FARGO – Pam Gulleson has had a diverse career, but she hasn’t really strayed far from her rural roots in southeastern North Dakota.
Her next endeavor could change that, while giving her a stronger voice on the public policy issues she’s dealt with for years.
The mother of three sons has been spent time as a nutritionist, a farmer, a rancher, a legislator, an educator, a political director and a policy adviser – among other roles.
At 53, Gulleson now wants to take her skills from the country to the nation’s capital, pledging to be rural America’s advocate if elected to the U.S. House next fall.
“Out here on the prairie, we are close to the men and women who get up every morning and go to work to build a better life for their families,” Gulleson said. “I am one of them, and I’m ready to be their voice in Washington.”
The former Democratic state legislator and longtime aide to retired Sen. Byron Dorgan had been rumored as a potential 2012 candidate for some time, and she confirmed her interest to supporters on Wednesday.
Speaking in Fargo on Friday for her initial campaign tour, Gulleson highlighted the various issues that drove her into the race – emphasizing job creation and deficit reduction, above all.
“I feel like Congress is such a mess and they have really no interest in solving problems and in working together,” she told The Forum after her speech. “They’re only interest is in partisan politics and the next election.”
The Oakes, N.D., native said she never aimed for a career in public service; life just happened to take her down that path.
The effects of the farm crisis in the late 1980s prompted Gulleson’s first bid for elected office.
She and her husband, Bill, manage the family farm near Rutland – a town of about 130 people, 30 miles west of Hankinson near the South Dakota border.
In the late ’80s though, the markets bottomed out for both grain and cattle – threatening the Gullesons’ farming operations.
The family raises corn, beans and alfalfa and operates a cattle feedlot.
“We struggled to pay the bills and keep the farm together,” Gulleson remembered. “It was a very, very difficult time in rural America, and it really did prompt me to think about running for office and trying to be a part of the solution in my own small way.”
In 1992, Gulleson was elected to the first of eight terms representing District 26 in the North Dakota Legislature.
During her 16-year stint, she sat on various committees and served as the Democrats’ assistant floor leader for three sessions.
When the Legislature wasn’t meeting, Gulleson worked as a licensed nutritionist for Sargent and Ransom counties.
She spearheaded their preventative health programs while also taking those lessons to the local schools in both counties.
By 1998, Gulleson took over distance education at the North Dakota State College of Science, helping establish the college’s Technology Training Center in north Fargo.
Three years later, she moved on to yet another challenge, joining Dorgan’s staff in his North Dakota field offices and declining to seek another term as a state legislator.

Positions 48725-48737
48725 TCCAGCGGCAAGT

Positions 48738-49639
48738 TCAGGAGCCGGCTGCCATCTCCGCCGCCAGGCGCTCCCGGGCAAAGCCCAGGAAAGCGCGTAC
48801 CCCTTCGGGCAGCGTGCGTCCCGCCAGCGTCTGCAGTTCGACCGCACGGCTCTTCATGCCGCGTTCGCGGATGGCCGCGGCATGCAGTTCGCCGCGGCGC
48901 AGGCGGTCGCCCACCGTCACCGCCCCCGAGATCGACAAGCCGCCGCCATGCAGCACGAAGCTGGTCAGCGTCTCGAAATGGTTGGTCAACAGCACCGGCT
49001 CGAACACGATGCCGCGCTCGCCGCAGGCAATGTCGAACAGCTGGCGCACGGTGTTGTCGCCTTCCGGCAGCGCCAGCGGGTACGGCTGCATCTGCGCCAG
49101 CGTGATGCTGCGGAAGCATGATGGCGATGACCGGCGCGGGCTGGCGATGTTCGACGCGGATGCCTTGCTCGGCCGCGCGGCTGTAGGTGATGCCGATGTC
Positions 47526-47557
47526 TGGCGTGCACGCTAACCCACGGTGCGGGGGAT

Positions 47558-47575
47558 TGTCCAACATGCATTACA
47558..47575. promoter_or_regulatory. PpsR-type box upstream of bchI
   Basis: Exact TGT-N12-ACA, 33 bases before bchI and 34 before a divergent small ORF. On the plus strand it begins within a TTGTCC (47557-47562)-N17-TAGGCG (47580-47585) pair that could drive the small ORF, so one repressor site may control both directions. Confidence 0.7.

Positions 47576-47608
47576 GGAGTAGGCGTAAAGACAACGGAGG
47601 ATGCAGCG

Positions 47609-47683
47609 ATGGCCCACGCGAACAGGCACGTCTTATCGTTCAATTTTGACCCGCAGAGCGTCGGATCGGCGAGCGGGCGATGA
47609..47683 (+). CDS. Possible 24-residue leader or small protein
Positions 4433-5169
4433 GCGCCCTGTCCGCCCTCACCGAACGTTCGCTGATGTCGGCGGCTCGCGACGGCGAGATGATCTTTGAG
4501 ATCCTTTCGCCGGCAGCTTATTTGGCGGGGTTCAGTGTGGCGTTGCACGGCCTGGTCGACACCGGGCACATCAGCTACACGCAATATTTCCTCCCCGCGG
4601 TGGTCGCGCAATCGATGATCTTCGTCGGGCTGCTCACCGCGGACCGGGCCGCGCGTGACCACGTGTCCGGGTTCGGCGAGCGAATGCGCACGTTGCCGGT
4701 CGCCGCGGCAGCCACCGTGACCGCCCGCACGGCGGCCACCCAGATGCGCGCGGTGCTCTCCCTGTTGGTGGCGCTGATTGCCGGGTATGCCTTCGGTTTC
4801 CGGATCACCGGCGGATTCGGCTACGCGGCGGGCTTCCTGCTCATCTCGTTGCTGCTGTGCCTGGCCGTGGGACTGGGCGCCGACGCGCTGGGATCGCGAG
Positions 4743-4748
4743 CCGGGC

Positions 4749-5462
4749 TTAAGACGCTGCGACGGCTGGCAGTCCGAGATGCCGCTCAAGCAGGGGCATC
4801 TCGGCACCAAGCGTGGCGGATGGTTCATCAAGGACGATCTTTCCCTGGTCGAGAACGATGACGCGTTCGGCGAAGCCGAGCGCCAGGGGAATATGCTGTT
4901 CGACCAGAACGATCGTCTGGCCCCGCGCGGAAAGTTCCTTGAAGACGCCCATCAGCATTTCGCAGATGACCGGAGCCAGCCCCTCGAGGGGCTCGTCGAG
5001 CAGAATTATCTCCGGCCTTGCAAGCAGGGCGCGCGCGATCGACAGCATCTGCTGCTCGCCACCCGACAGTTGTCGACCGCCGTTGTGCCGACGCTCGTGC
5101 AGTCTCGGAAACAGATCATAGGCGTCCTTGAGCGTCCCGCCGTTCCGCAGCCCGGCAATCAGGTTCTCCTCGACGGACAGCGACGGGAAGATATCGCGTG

For nearly a decade, Gulleson worked side-by-side with the veteran lawmaker, assisting with constituent concerns and policy issues.
“I learned a lot from Byron,” she said. “He really attended to his constituents – that’s what had always struck me.”
After Dorgan’s retirement last year, Gulleson joined the North Dakota Farmers Union, where she continues to work on farm policy.
At the urging of Democratic peers, Gulleson said she’d been considering either of the 2012 congressional races for a while.
But it was Congress’ actions in early August that clinched her decision to seek the House, she said.
“The more I looked at Congress itself and what’s happening there, the more I was just dismayed and appalled and really troubled,” she said. “We watched the complete inability of Congress to do what’s right for America.”
While many expected Gulleson to vie for retiring Sen. Kent Conrad’s seat, she said she wants to seek the House instead because “that’s where we need to start.”
“We really need to change both the tone and, I think, redirect where Congress is, and start focusing back on America and the people,” she said.
His campaign for that office leaves North Dakota’s lone House seat up for grabs, which has attracted many interested prospects in both parties.
Republican Public Service Commissioner Brian Kalk is the only other declared candidate, but others might also declare in the weeks to come.
With Conrad’s retirement, though, the seniority of the state’s delegation on Capitol Hill will essentially start over from scratch.
Berg and fellow Republican Sen. John Hoeven were both elected last year to their respective seats.
To combat the youthful influence, Gulleson vowed to “introduce bills immediately,” if she wins the seat.
“When you’re elected to these jobs, I think you come in with some solutions right away,” she said. “That’s how you build your clout in congress is by engaging immediately.”
Gulleson said she wants to see more job creation through incentives for small businesses. She also calls for tax reform, including the potential for tax increases on the wealthiest Americans.
“Instead of lamenting all that’s wrong, let’s build on that which is right,” Gulleson told about 50 supporters gathered Friday. “Instead of drawing lines in the sand, let’s work together to find common ground and real solutions.”